'Politeness' was an issue much written about during the kerfluffle over Hugo's feminist creds a month or so ago. Basically, Hugo wanted people of all kinds of backgrounds (atheist to theist, conservative to progressive) to discuss the topics of his posts in a civil manner while they were on his blog. His only really criterion for whether or not to ban someone was the use of ad hominems, and (apparently) some outspoken feminists got banned, while some incredible misogynists who still knew what they could get away with were left alone. Criticisms of censorship and conspiring with the men to suppress the women flew this way and that.

One point that came up again and again was that anger can be positive, constructive emotions: anger at the status quo can be a major impetus to change. Furthermore, a lot of the history of oppression has taken the form of transforming anger into a problem of the individual, such as depression or a disease (psychological or physiological) or just bad manners. So, naturally, feminists have a big problem with someone (especially a male someone) telling them their anger is illegitimate and ought not to be expressed.

Bringing things back to the subject at hand, both the feminist and the politically incorrect guy are claiming the importance of expressing their frustration at the status quo by rejecting the prevailing standards of civility. But let's take a closer look at what they're actually saying.

The feminist (or the anti-racist, or the queer activist, etc.) is using their anger to raise themselves up -- women are as good as men, being gay is just as valid a sexuality as being straight, etc. The politically incorrect guy, in contrast, is deliberately using derogatory language to assert his superiority to others. The feminist's anger doesn't require that men be reduced to sub-human status, while the politically incorrect guy's does. It thus seems unlikely that the politically incorrect guy's position is all that morally defensible.

Unknown said...

MosBen, excellent post. People who bitch about PC piss me off no end. PC demands nothing of anyone beyond "Hey, don't be a dick!"

Noumena, I'm not familiar with controversy you mention beyond your occasional references to it here, but there is an importnt distinction to be made between expressing anger and making ad hominem attacks. And it isn't a hard thing to do. When I get really het up over some issue on a message board somewhere, I vent my anger into a post, then re-read the post before I post and delete anything that could be interpretted as a personal attack.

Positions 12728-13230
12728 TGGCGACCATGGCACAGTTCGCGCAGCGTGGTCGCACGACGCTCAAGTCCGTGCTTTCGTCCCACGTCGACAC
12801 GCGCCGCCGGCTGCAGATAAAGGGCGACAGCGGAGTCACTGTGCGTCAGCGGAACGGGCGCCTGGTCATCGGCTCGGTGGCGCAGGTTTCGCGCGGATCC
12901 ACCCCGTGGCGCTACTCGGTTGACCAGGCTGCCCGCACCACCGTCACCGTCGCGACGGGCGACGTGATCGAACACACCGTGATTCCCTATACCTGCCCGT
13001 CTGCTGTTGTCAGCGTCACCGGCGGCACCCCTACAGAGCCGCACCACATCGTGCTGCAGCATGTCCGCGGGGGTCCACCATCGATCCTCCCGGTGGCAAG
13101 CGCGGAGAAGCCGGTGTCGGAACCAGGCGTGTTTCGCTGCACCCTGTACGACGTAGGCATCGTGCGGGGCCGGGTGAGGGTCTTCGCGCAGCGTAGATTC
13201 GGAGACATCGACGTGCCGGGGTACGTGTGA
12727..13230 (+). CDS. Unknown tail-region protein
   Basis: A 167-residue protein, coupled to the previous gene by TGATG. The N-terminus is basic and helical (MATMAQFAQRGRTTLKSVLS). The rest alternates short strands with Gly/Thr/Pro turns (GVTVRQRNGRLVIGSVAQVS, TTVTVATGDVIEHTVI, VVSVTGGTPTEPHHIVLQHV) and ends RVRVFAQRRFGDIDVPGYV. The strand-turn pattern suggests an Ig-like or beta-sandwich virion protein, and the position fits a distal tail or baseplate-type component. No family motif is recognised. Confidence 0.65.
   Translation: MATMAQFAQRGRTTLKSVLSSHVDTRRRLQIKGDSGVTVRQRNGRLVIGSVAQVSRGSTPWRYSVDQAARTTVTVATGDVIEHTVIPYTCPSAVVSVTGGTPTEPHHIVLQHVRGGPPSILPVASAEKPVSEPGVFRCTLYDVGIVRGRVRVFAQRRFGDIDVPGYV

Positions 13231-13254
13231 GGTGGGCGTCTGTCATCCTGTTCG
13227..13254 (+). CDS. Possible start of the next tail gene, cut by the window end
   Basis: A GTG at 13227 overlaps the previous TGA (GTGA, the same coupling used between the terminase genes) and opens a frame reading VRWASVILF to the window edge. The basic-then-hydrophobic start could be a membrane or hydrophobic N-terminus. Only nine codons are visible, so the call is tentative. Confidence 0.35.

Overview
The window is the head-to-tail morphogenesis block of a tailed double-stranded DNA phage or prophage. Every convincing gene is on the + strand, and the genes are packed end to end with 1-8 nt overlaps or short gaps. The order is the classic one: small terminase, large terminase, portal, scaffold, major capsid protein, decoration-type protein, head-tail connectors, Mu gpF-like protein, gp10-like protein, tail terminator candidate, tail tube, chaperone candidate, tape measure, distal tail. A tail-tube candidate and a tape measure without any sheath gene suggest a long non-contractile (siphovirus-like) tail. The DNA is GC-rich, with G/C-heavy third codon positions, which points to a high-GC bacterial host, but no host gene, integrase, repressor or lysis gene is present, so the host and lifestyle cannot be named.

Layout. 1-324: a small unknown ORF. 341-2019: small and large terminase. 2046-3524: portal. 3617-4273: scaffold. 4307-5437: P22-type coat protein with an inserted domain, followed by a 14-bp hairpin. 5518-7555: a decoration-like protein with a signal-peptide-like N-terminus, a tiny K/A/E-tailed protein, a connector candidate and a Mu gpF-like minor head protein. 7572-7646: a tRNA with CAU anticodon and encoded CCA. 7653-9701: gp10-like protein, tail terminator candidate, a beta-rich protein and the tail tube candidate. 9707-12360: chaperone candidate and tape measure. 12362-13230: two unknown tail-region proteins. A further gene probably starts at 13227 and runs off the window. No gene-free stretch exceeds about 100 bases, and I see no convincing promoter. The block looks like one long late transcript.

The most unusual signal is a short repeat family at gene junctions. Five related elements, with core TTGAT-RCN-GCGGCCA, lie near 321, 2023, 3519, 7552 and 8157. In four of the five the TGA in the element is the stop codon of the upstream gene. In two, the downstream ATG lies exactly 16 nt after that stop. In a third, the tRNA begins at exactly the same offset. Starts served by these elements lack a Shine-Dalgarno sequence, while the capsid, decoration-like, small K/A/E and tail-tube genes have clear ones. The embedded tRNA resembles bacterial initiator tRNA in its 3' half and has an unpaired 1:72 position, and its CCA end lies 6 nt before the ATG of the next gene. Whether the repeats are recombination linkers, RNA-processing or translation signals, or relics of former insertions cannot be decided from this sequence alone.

That's also something that MosBen's grandmother would call "being polite".

MosBen said...

Hmmm, given the discussion over on the CoH forums, I find your use of the male pronoun to describe politically incorrect people interesting.

And while I'm sympathetic to idea that civility can be used in an attempt to stiffle change, I do think that, particularly in the context of a conversation, there is some level of politeness that can be maintained.

Unknown said...

Well, it turns out that Amanda at Pandagon wasn't really talking about Bill Maher at all. She just used the irrelvant fact that he used to have a show called "Politically Incorrect" as a jumping off point for a post about the phrase "politically incorrect", but the post otherwise didn't have anything to do with Maher at all.

And the fact that you interpretted the post as being meant as a criticism of Bill Maher indicates, according to the follow-up post, that you are humorless and stupid. Congratulations, MosBen!

Or, perhaps it indicates that Amanda Marcotte wrote one of her standard pieces of word-vomit and got needlessly defensive when people didn't understand her "humor". Man, I miss Jesse and Ezra.

Noumena said...

Good point, MosBen (and I'm not ignoring you, Drew, I just don't have time to answer right now). In fact, on one level that's precisely what I was going for.

Obviously, I use pronouns very, very deliberately, and very reflexively. Right now, this is probably the single most deliberate element of anything I write. That is, unlike most of my writing, my use of pronouns has a lot of depth -- that 'he' should be read as an invitation for the reader to really think about what it's doing there, all the reasons why it makes a lot of sense for me to use it and all the reasons why I ought not to use it.